Does your website feel sad, dull, or lifeless? You might just be in need of a hero. Heroes are huge-mongous, attention-commanding images that you can put on the homepage of your website to intrigue, beguile, and delight your visitors. A good hero image can help visually communicate what it is you do and provide a sense of who you are as a brand. A great hero image will help pull people in to explore the rest of your website.
Heroes usually live on your homepage but they can also be used on any other page of your website. (Even individual blog posts can have hero images.) And while most heroes are still photographs, they can also be graphic designs, rotating slideshows, and even short video clips.
To make a hero image in PicMonkey:
- Find your perfect image. If you’re blessed with baller images of your own, you can use one of those. You can also browse our ginormous stock photo library to find a pic that works for you.
- Crop it to the right size. The optimal size for your image is going to vary from website to website. Just remember, it’s usually better to go bigger than smaller. If your image is too small, it will be blurry, but if it’s too big, most sites will scale it down to fit.
- Or resize it in PicMonkey. Just make sure Keep proportions is checked so that your image doesn’t stretch. If you only want to include part of your image, use the Crop tool.
- Gloss it up! Apply Edits and effects to your photograph, add text and graphics, touch up faces, and just make it your own.
Looking for some hero inspo? Look no further! Scroll down for a hearty dose of design goodness.
Interact with your image
Hit ’em on the playful side by placing text so that it interacts with your image. This hero gets up close and personal with this company’s product (beer). Placing the text right on the glass and blurring the background helps emphasize the product even further.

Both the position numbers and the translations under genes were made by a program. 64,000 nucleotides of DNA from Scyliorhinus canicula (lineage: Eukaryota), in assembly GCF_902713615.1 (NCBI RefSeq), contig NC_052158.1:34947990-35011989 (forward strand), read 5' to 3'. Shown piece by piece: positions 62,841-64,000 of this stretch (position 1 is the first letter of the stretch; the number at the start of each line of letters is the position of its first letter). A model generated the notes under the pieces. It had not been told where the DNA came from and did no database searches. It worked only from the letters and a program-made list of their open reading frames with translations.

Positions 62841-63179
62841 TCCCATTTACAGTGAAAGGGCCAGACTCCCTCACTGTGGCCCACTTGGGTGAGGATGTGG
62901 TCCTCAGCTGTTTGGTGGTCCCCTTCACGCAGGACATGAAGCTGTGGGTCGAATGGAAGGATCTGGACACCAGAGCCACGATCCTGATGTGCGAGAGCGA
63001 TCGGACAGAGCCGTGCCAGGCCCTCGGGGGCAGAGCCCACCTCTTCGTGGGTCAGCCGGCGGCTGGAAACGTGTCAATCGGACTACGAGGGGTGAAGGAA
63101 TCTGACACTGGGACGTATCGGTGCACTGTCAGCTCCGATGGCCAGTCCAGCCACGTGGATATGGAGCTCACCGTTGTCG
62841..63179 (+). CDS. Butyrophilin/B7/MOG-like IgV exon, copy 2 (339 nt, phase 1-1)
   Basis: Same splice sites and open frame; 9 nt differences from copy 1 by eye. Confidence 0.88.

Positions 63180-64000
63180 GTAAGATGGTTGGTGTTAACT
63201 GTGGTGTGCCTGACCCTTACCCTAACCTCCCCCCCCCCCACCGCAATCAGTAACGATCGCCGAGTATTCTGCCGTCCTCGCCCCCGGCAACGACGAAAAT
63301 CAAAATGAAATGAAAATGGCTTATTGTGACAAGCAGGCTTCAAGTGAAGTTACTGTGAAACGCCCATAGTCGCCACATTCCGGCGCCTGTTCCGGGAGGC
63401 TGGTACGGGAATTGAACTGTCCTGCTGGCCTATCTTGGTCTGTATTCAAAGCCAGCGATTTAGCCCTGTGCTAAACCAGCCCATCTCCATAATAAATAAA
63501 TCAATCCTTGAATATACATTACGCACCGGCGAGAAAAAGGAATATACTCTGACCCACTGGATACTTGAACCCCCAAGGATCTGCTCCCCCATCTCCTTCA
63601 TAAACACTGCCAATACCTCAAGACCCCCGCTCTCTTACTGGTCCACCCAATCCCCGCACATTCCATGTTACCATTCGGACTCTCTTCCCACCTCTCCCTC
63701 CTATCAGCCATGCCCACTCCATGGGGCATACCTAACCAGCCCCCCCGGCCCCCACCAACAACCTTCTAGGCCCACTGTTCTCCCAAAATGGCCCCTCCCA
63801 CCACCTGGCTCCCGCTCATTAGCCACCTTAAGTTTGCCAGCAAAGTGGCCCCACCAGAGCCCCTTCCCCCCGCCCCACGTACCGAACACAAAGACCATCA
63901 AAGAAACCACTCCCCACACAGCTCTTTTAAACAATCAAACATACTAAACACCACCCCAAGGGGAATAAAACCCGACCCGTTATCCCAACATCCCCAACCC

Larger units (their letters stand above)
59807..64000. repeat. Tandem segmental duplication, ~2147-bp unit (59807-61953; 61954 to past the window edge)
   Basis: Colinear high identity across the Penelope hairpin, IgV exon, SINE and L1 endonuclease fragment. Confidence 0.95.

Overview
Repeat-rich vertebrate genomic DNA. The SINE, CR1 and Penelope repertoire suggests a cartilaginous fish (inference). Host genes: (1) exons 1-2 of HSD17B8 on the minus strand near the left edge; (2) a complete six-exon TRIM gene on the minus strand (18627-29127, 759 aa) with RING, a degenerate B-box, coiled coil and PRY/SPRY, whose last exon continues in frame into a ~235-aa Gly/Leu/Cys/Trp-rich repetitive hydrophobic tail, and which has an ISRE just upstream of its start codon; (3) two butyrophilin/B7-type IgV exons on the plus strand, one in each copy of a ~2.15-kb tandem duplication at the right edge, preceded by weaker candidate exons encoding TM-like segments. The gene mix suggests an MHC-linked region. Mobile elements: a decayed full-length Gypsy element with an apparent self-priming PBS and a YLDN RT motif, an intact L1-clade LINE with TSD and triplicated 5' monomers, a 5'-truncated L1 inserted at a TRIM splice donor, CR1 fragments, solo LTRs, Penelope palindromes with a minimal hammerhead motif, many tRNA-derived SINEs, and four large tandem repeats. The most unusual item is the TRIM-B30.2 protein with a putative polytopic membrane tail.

More than just providing a captivating visual, the placement of the call-to-action button on top of the enticingly glowy beer gives website visitors all the more reason to click and find out what else there is to see.
You don’t always need a fancy-pants camera to create striking images—sometimes you just need a couple of carefully placed graphics. (We made this one by combining a circle and a beard.)
This look manages to be minimal and dramatic at the same time thanks in part to the bold font and typographic hierarchy. Wanna make your own graphics but aren’t sure where to get started? This logo making tutorial will help get you set up with the basics.
Use an action shot
Showing someone using your product or service is a great way to introduce yourself to a new visitor. It’ll quickly clear up what you do and can help establish a professional feel for your website.
Notice how the words and buttons on this page aren’t perfectly centered? Similar to the Breakers Beer Co. image, the text is interacting with the image behind it, but this time it’s letting you see exactly what’s going on in the image.
Set the scene
Maybe you offer a whole host of services and products that can’t easily be distilled down to one image. In that case, it might be better to evoke the feeling a person will have when they use your product or services.
With the sun just beginning to crest over these purple peaks, this image conjures a feeling of daring, adventure, and anticipation. Get this look by starting with Geometric graphics and erasing the tops so that they look like jagged peaks. Use slightly different colors in the same color range and layer them one on top of the other.
Flat lay all day
An undeniable fan favorite, flat lay images give your hero a chic, bird’s eye view of your product and instantly give your website a modern feel.
In this example, the image is darkened so that you can better see that white text. To get this look in PicMonkey, drag a Geometric graphic over your entire image and adjust the Fade slider to around 80%. You’ll be able to clearly see both the image and the words. When it looks good, go ahead and Flatten the image.
Play with blank space
Consider using an image that’ll give your logo room to shine. A pic with a lot of empty space might not follow traditional rules of composition, but that’s okay! As long as you balance the image when you add your text and/or graphics, it’ll look great.
This image is a flat lay where the photographer intentionally left some “blank space.” The wet spots on the black table add more visual interest than a plain black background would, but more importantly, it’s consistent with the rest of the image.
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